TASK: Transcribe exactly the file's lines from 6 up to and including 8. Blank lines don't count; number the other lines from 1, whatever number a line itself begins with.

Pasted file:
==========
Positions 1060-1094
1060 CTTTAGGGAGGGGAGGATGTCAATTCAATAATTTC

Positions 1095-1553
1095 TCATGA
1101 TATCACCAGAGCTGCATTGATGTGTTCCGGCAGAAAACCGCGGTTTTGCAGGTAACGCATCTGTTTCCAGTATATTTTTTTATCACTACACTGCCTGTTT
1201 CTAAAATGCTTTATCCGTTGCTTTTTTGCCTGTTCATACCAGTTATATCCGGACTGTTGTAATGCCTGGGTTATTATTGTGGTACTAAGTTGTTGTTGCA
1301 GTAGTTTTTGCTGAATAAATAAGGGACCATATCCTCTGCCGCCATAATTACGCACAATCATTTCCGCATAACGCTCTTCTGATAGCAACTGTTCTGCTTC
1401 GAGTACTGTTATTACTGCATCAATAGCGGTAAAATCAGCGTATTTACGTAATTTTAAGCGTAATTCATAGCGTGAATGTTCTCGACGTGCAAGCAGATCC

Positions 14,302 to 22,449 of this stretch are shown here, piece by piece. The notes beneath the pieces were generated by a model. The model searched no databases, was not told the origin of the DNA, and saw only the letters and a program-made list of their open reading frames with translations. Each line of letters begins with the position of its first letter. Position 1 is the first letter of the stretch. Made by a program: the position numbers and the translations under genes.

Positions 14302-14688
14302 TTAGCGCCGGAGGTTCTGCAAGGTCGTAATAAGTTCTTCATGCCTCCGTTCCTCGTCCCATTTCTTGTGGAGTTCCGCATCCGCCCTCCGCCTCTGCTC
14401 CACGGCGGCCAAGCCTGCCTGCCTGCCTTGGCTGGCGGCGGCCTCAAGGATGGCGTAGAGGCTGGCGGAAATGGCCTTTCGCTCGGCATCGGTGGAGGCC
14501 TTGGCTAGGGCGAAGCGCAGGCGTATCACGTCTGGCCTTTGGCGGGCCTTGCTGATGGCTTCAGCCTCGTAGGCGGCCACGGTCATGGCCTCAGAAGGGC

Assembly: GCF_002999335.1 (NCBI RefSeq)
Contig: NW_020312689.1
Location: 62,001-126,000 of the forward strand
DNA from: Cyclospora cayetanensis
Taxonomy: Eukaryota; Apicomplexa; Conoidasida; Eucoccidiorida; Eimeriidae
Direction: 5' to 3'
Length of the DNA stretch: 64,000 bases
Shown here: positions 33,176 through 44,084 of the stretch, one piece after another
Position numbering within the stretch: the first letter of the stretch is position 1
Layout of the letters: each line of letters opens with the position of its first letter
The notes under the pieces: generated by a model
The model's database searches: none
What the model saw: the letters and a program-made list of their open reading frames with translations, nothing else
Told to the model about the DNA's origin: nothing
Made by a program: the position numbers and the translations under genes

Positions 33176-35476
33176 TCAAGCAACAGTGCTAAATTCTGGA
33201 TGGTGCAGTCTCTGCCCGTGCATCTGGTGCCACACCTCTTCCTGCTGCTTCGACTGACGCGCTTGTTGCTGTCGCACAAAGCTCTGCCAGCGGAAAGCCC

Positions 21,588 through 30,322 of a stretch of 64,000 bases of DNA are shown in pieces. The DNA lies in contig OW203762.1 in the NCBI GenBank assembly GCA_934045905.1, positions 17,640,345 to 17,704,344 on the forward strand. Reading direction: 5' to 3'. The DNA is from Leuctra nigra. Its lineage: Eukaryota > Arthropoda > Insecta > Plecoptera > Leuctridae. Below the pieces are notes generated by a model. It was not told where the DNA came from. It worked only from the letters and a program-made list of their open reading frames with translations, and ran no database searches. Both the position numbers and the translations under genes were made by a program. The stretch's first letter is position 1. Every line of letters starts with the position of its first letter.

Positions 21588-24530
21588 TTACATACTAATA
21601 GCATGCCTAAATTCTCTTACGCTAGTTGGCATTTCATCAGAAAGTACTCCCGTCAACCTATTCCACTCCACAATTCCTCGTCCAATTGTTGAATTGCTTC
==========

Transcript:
1201 CTAAAATGCTTTATCCGTTGCTTTTTTGCCTGTTCATACCAGTTATATCCGGACTGTTGTAATGCCTGGGTTATTATTGTGGTACTAAGTTGTTGTTGCA
1301 GTAGTTTTTGCTGAATAAATAAGGGACCATATCCTCTGCCGCCATAATTACGCACAATCATTTCCGCATAACGCTCTTCTGATAGCAACTGTTCTGCTTC
1401 GAGTACTGTTATTACTGCATCAATAGCGGTAAAATCAGCGTATTTACGTAATTTTAAGCGTAATTCATAGCGTGAATGTTCTCGACGTGCAAGCAGATCC